and the Palazzo delle Papesse in Siena
A. Lawrence Jenkens
The Palazzo delle Papesse in Siena (fig. 1) is only rarely noted in the literature on Italian quattrocento architecture. It is, however, a remarkable building for it was built, as its name implies, by a woman.1 Begun ca. 1460 by Caterina Piccolomini, sister of Pope Pius II (1458–64), the Palazzo delle Papesse was intended as a residence for herself and her descendants.2 Yet although Caterina bought the land upon which the palace was constructed, engaged an architect and workers to design and build it, petitioned the city government several times (to allow the building to encroach on communal property, for tax relief on imported materials, and to take timber from public land), and paid taxes on it when it was finished, she is never numbered among the few females generally discussed as patrons of architecture in the Italian Renaissance. Despite Caterina's clear involvement with the project, the Palazzo delle Papesse is usually considered among Pius's building projects both because it was paid for with papal funds and because, more simply, there has been an assumption that women in the Renaissance period did not build palaces. My purpose here is to establish that Caterina, perhaps the first woman in fifteenth-century Italy to build such a private residence, was indeed the patron of the palace she constructed. In order to make sense of this fact, however, we must also look at why and how she built. I suggest a possible avenue by which we might understand Caterina as palace builder not so much as an anomaly, but rather within the context both of gender relationships and patterns of private patronage in the quattrocento.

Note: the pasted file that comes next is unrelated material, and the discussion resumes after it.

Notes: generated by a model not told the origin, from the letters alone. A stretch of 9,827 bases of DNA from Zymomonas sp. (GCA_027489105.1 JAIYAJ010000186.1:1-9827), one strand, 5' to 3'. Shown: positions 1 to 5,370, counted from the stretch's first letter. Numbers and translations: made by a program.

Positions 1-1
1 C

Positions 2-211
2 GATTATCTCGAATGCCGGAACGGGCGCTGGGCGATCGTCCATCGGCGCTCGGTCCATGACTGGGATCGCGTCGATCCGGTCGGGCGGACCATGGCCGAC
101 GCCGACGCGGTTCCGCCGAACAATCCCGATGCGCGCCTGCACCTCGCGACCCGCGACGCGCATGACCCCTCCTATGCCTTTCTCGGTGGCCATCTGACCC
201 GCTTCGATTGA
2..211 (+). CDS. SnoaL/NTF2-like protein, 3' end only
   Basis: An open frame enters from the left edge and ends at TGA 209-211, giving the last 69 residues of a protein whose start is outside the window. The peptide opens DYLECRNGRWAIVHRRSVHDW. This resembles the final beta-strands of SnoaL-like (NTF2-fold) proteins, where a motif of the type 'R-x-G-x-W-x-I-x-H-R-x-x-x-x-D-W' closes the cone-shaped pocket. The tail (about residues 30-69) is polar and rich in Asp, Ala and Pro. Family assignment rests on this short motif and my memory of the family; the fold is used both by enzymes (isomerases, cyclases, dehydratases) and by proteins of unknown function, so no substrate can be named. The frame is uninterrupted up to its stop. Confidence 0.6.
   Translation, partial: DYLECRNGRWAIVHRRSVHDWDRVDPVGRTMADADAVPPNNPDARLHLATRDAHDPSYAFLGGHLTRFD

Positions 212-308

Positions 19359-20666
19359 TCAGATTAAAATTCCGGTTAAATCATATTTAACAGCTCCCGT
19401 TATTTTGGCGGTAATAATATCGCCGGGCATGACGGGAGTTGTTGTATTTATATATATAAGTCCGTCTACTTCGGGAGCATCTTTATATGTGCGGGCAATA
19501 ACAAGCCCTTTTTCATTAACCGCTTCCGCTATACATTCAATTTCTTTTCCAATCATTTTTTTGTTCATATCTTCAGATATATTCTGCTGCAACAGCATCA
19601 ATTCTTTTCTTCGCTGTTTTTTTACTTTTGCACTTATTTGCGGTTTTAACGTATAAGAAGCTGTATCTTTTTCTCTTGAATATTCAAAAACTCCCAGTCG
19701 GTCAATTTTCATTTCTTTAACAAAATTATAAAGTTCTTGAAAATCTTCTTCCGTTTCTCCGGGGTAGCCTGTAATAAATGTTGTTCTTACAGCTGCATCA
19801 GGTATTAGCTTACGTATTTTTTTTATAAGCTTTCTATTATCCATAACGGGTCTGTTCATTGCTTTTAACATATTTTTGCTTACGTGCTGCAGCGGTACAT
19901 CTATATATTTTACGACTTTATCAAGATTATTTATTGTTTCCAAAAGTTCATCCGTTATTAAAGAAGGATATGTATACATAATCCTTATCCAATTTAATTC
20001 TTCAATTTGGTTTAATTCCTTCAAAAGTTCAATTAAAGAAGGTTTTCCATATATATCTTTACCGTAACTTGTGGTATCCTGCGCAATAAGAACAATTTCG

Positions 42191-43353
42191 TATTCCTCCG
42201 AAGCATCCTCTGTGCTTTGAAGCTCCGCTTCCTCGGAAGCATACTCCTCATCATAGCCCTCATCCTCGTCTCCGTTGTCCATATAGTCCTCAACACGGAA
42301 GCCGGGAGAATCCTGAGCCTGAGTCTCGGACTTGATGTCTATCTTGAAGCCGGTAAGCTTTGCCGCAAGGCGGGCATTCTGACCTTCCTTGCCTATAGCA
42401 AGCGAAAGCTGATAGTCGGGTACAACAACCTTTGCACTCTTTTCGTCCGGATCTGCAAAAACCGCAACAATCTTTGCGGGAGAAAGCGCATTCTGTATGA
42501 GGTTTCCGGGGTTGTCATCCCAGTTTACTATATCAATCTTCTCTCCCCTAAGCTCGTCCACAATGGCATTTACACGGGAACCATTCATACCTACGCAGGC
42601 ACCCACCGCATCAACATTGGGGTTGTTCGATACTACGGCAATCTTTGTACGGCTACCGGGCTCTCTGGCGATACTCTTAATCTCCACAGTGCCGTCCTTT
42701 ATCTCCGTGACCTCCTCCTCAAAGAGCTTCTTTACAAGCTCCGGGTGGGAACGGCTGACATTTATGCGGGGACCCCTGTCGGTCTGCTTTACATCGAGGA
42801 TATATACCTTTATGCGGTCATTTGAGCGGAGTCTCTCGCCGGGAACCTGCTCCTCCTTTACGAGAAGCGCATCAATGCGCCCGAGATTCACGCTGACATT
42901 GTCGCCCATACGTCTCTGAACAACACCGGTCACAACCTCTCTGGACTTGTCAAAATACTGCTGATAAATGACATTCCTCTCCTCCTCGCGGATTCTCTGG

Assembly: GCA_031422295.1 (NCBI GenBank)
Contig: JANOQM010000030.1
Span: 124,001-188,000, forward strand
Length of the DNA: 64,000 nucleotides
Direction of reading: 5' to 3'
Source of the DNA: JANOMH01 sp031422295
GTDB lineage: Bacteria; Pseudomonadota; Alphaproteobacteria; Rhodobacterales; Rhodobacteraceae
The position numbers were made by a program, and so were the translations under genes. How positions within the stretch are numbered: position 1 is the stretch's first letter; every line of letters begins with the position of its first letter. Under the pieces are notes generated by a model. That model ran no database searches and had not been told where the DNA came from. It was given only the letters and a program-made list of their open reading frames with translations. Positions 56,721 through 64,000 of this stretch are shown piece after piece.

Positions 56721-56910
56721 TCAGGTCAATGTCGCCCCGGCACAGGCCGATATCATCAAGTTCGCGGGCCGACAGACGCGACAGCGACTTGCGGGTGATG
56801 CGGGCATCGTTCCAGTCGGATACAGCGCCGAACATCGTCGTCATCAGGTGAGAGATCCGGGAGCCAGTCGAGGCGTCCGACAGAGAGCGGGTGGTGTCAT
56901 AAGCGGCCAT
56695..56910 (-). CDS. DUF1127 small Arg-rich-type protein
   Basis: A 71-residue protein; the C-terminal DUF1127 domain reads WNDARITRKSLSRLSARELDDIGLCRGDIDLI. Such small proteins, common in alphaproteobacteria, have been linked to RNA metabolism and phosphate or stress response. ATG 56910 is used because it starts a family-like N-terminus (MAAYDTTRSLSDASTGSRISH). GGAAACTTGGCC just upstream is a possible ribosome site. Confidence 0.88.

It is important first to look at the palace and review what little we know about its patron and building history. The Palazzo delle Papesse was designed in three stories around a central courtyard with octagonal piers. The building's main façade, facing the Via di Città, is rusticated with roughly carved travertine bugnati on the ground floor and more finely worked blocks of the same stone above. There are three round-headed arched portals of equal size on the ground floor and five two-light windows, their arched openings slightly pointed, on each of the upper floors (figs. 2, 3). The building is crowned by an all'antica cornice of modest dimensions. The Palazzo delle Papesse is among a handful of buildings constructed in a "Renaissance"—that is, a Florentine—style in Siena in the fifteenth century.3 The Palazzo's appearance links it closely to Pius's architectural projects in Pienza and Siena and reinforces, as we will see below, the idea of a shared dynastic strategy.4
We know little about Caterina Piccolomini, and the few biographical facts that do exist are somewhat confused in the literature. Caterina was one of three surviving children of Silvio Piccolomini and Vittoria Forteguerri, and she, like Pius and her sister, Laudomia, was born in Corsignano. Ugurgieri tells us, without citing a source, that Caterina married